On Feb. 5, Sen. Inouye addressed the floor, saying he agreed with McCain’s objection but that the measure was nonetheless an important one.

“This is not a stimulus proposal,” he conceded. “It does not create jobs. But the honor of the United States is what is involved. It is about time we close this dark chapter. ... I hope my colleagues will join me in finally recognizing that these men served us well. They died for us. They got wounded for us. And they deserve recognition.”

The legislation authorizes the release of $198 million for payments to eligible Filipino World War II veterans.

click to enlarge THE ‘GODFATHER’ :  Isidro ‘Sonny’ Javier, known to his friends as ‘The Godfather,’ is the last known surviving Filipino  veteran of World War II in SLO County. - PHOTO BY STEVE E. MILLER
  • PHOTO BY STEVE E. MILLER
  • THE ‘GODFATHER’ : Isidro ‘Sonny’ Javier, known to his friends as ‘The Godfather,’ is the last known surviving Filipino veteran of World War II in SLO County.
The ‘Godfather’

Not all Filipinos were exploited for their service. Some, like Isidro “Sonny” Javier, were lucky in a way.

Javier is 95 years old now; he’ll be 96 in May. At the onset of World War II he was drafted into the Navy to serve on an aircraft carrier that patrolled between the Philippines and the China Sea. Javier said he didn’t want to go to war. He said he wasn’t scared, but he would have rather stayed on his farm in Compton. Regardless, he was given U.S. citizenship, was drafted, and was sent to war.

“So I said ‘OK, I go. It makes no difference.’”

Had Javier volunteered with hopes of citizenship or been in the Philippines at the time, like Reyes, he probably would have been denied compensation and cast aside as less worthy than his American comrades. His situation, however, was very different. Javier collected a monthly payment for his service, he said, and received some benefits for his service after his four-year term was over. He does not, however, qualify for the stimulus compensation.

Javier recalled his soldiering days almost lackadaisically. He didn’t seem to feel particularly ostracized for being a Filipino soldier and did not realize other Filipinos were denied benefits. As he recalled the war it was clear that during his four years he just wanted to get back home to his farm.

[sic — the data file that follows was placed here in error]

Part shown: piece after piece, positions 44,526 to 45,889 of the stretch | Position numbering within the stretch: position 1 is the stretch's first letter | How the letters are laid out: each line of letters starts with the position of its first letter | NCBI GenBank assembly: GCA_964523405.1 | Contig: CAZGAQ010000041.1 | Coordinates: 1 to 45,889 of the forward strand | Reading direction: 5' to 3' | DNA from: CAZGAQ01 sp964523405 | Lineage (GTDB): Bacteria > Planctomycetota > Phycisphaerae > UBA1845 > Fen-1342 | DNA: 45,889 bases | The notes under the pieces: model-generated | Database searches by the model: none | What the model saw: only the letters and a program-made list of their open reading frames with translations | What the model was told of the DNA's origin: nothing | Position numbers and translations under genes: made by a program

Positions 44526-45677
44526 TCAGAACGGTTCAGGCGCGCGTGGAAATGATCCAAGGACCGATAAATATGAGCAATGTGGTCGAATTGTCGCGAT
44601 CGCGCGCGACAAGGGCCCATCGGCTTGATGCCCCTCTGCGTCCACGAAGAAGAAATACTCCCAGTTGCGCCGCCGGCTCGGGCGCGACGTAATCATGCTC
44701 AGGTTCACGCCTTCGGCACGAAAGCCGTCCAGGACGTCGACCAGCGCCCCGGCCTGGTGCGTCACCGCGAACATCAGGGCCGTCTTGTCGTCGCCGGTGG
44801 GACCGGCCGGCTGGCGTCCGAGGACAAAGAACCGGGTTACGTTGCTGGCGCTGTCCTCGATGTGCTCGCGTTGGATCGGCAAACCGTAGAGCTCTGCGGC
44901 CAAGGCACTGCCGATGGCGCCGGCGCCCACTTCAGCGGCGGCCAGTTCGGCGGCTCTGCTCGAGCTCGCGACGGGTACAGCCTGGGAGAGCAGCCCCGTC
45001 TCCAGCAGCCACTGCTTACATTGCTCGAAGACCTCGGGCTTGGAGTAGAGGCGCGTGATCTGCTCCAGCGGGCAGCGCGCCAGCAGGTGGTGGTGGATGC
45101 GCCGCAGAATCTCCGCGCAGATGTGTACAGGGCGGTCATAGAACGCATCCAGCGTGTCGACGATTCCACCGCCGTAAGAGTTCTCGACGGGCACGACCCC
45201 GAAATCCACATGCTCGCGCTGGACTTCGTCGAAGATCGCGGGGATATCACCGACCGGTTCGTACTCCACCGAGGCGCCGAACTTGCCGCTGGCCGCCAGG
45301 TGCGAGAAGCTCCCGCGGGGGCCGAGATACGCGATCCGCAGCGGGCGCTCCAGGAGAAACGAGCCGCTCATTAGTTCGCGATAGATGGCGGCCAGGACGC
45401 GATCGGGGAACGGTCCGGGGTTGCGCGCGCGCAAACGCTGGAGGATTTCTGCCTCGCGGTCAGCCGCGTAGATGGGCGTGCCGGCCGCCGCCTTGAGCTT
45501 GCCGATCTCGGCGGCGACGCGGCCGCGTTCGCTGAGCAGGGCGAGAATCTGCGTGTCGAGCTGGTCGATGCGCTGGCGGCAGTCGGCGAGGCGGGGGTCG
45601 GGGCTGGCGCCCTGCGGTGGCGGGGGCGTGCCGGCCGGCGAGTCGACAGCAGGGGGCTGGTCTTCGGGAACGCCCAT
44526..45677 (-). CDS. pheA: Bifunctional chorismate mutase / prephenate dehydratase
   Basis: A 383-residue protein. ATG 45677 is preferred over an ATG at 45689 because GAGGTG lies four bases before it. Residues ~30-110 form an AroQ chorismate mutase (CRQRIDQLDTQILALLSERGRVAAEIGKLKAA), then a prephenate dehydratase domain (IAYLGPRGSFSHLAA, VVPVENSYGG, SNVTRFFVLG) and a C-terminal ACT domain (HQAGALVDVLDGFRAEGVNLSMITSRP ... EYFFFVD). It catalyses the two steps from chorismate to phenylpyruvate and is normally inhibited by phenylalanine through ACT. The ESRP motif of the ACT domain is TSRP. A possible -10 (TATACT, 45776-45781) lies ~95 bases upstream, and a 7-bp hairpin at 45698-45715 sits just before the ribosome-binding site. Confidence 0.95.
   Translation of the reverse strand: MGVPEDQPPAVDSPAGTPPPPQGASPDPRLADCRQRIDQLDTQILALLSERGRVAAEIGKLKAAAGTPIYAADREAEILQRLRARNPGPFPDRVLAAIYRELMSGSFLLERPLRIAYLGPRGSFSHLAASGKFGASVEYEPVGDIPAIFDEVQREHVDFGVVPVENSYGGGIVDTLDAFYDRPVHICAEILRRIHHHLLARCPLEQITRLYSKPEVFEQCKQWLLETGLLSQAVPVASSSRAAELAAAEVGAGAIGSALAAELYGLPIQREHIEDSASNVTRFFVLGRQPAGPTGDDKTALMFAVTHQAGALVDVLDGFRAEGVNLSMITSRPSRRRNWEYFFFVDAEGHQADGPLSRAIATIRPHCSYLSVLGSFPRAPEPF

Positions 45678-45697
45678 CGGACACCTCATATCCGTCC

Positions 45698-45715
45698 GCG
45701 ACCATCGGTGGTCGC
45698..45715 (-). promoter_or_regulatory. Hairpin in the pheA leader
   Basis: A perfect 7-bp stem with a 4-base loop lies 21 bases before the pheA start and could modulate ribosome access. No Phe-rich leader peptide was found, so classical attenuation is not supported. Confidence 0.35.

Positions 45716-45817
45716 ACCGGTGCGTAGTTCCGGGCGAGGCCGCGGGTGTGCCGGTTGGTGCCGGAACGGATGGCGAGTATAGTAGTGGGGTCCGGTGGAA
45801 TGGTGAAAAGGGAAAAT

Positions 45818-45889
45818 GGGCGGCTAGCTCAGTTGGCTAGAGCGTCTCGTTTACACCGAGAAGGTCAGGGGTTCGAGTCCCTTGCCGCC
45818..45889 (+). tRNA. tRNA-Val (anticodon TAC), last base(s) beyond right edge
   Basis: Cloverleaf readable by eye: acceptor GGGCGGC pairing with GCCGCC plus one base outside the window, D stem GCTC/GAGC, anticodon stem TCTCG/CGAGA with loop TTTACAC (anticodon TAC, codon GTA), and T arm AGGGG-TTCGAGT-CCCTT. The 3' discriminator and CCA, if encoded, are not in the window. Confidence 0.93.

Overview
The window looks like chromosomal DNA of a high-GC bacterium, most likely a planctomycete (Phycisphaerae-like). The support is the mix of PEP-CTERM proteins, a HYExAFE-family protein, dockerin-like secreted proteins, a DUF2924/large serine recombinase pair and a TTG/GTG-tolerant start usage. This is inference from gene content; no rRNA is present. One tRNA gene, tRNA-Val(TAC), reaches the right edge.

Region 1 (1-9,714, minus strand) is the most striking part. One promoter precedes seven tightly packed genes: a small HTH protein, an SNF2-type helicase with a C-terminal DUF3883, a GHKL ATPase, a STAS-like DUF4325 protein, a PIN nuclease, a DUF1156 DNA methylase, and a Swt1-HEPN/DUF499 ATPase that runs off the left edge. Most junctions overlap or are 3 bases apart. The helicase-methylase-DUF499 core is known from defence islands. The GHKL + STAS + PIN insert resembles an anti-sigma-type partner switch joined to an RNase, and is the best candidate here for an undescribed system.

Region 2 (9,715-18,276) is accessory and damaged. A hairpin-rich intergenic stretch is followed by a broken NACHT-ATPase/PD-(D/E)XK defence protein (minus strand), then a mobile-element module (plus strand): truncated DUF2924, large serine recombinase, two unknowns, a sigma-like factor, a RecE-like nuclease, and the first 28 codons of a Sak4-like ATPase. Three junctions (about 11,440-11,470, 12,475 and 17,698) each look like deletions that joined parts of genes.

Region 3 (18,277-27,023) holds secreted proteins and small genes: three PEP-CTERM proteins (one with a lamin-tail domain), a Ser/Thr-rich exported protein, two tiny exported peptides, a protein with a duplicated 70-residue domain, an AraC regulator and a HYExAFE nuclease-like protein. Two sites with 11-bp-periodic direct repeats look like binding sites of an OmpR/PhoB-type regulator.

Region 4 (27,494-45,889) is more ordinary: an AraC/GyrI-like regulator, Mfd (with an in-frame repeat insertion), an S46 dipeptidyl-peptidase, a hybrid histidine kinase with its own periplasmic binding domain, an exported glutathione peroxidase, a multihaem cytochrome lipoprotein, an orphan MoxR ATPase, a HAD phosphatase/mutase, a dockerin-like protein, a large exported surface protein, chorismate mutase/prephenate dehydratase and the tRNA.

His face is leathery and worn. A frail man, Javier’s skin appears delicate as if his slender hands are wrapped in nothing more than tissue paper. There are moments when he springs to life and a spry spirit shines through his intense blue eyes. Maybe it’s why his friends call him “The Godfather.”

Javier is admired in the Central Coast Filipino community as a pioneer, the historical society’s Marquez said. As far as anyone knows, Javier is the last surviving Filipino World War II veteran in SLO County. Any other veterans in SLO County have either left or died.

Javier is still here, though, and he still remembers the war. He remembers being in the belly of his ship as Japanese suicide pilots tried to bring it down. He spoke of that day in a carefree tone. The ship was well protected, he said, so he wasn’t scared.

He didn’t seem to have any desire to talk about the war at length; he was proud of his service but spoke of it as nothing more than a period in his long life. The story that really got Javier excited and brought his small 95-year-old frame out of the chair was about the day he caught 12 tons of fish in Pismo Beach—after the war.

click to enlarge VIEW OF THE PAST :  Ben Reyes joined the guerilla army in the Philippines, in 1944. He served as a medic until 1949. - PHOTO BY STEVE E. MILLER
  • PHOTO BY STEVE E. MILLER